A recent study led by a team of scientists from the James Cook University in Queensland, Australia, has found that over 63,000 people died from snakebites in 2019, largely due to lack of proper antidotes in rural areas. The vast majority of these deaths was in India (51,000), with only two deaths being recorded in Australia. These findings suggest that World Health Organization’s target to halve snakebite deaths by 2030 will most likely not be met.
“Interventions to ensure faster antivenom delivery must be combined with preventive strategies such as increased education and strengthening of the rural health system,” said study lead author Richard Franklin, a professor of Public Health at James Cook University.
“Ensuring timely antivenom access across rural areas of the world would save thousands of lives, and greater investment in devising and scaling up these interventions should be prioritized to meet WHO targets for snakebite envenoming and neglected tropical diseases.”
By collecting autopsy and vital record data from the Global Burden of Disease datasets, the scientists modeled the proportion of deaths caused by snakes by location, age, sex, and year. The analysis revealed that the majority of deaths from snakebites occurred in South Asia, particularly in countries such as India, Pakistan, and Bangladesh. In India, the deathrate caused by snakes was estimated to be a staggering four per 100,000 people – significantly higher than the global average of 0.8. The sub-Saharan Africa region came second, with Nigeria having the largest number of deaths (1,460).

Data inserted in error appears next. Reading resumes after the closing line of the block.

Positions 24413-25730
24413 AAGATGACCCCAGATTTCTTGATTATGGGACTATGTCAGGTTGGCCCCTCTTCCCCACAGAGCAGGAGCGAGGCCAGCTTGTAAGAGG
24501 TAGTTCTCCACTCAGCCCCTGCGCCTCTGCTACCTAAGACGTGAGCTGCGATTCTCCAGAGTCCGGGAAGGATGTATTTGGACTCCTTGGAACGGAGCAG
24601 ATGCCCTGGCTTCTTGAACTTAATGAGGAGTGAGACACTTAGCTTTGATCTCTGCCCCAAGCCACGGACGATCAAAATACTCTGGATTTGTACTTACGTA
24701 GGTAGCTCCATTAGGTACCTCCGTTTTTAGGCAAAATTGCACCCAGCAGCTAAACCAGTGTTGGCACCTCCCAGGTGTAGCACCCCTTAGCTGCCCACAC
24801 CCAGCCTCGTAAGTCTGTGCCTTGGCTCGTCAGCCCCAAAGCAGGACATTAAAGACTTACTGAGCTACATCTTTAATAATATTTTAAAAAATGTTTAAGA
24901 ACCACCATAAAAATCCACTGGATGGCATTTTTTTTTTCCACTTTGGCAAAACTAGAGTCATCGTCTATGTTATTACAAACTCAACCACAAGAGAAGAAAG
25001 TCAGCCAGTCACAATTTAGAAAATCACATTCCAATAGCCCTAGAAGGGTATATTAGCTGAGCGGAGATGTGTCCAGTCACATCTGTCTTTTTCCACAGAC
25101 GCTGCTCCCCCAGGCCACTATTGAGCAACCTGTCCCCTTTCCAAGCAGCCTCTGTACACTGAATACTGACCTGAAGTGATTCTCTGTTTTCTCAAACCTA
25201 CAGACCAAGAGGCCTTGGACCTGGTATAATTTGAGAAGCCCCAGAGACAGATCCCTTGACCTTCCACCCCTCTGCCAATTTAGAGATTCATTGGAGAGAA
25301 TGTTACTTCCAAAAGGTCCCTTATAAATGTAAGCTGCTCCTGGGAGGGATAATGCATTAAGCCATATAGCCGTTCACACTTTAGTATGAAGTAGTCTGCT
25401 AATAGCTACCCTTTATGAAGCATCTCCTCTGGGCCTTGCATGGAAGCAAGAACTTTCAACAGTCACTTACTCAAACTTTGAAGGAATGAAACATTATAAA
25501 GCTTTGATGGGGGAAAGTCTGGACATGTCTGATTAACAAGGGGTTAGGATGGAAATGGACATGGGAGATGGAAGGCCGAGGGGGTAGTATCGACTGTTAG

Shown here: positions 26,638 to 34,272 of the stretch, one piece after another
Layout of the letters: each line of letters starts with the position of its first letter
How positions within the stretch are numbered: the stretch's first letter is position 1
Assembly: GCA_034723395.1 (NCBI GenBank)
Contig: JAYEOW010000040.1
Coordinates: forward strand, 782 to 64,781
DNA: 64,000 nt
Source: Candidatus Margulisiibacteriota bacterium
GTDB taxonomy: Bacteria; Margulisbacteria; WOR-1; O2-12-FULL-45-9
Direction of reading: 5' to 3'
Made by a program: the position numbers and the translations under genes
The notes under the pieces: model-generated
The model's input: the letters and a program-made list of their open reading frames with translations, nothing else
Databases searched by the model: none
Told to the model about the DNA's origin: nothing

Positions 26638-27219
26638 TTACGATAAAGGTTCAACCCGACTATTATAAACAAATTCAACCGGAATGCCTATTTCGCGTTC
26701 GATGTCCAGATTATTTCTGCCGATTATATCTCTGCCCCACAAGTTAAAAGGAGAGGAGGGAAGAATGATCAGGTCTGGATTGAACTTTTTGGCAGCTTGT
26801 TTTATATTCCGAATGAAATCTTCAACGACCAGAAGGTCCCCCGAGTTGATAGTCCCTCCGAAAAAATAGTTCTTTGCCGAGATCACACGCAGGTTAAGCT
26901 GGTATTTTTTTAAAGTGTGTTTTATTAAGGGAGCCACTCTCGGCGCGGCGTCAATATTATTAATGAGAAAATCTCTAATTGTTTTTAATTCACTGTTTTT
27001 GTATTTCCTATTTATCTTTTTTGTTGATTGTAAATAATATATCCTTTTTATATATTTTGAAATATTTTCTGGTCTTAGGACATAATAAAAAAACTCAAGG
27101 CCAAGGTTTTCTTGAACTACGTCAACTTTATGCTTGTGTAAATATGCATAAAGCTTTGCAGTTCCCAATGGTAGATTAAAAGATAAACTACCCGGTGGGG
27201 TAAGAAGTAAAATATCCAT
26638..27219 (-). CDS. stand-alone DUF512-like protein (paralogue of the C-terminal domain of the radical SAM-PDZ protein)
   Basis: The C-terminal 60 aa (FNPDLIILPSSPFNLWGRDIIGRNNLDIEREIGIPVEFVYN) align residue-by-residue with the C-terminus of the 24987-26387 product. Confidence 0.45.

According to Professor Franklin, the likelihood of death from a venomous snake bite increases substantially if antivenom medicine is not administered within six hours after the bite. “However, in South Asia and sub-Saharan Africa, many seek traditional healers or attend clinics with inadequate training on how to treat snakebites, or lack antivenom to administer life-saving treatment,” he explained. “People who reach hospital often have inadequate access to dialysis, ventilators, and blood transfusions, which are essential to manage the complications of poisoning.”
Unfortunately, the researchers predict that the number of snakebite deaths is expected to rise to over 68,000 by 2050, mostly due to population increases. “We predict that mortality will continue to decline, but not sufficiently to meet WHO targets. Improved data collection should be prioritized to help target interventions, improve burden estimation and monitor progress,” the scientists concluded.
The study is published in the journal Nature Communications.
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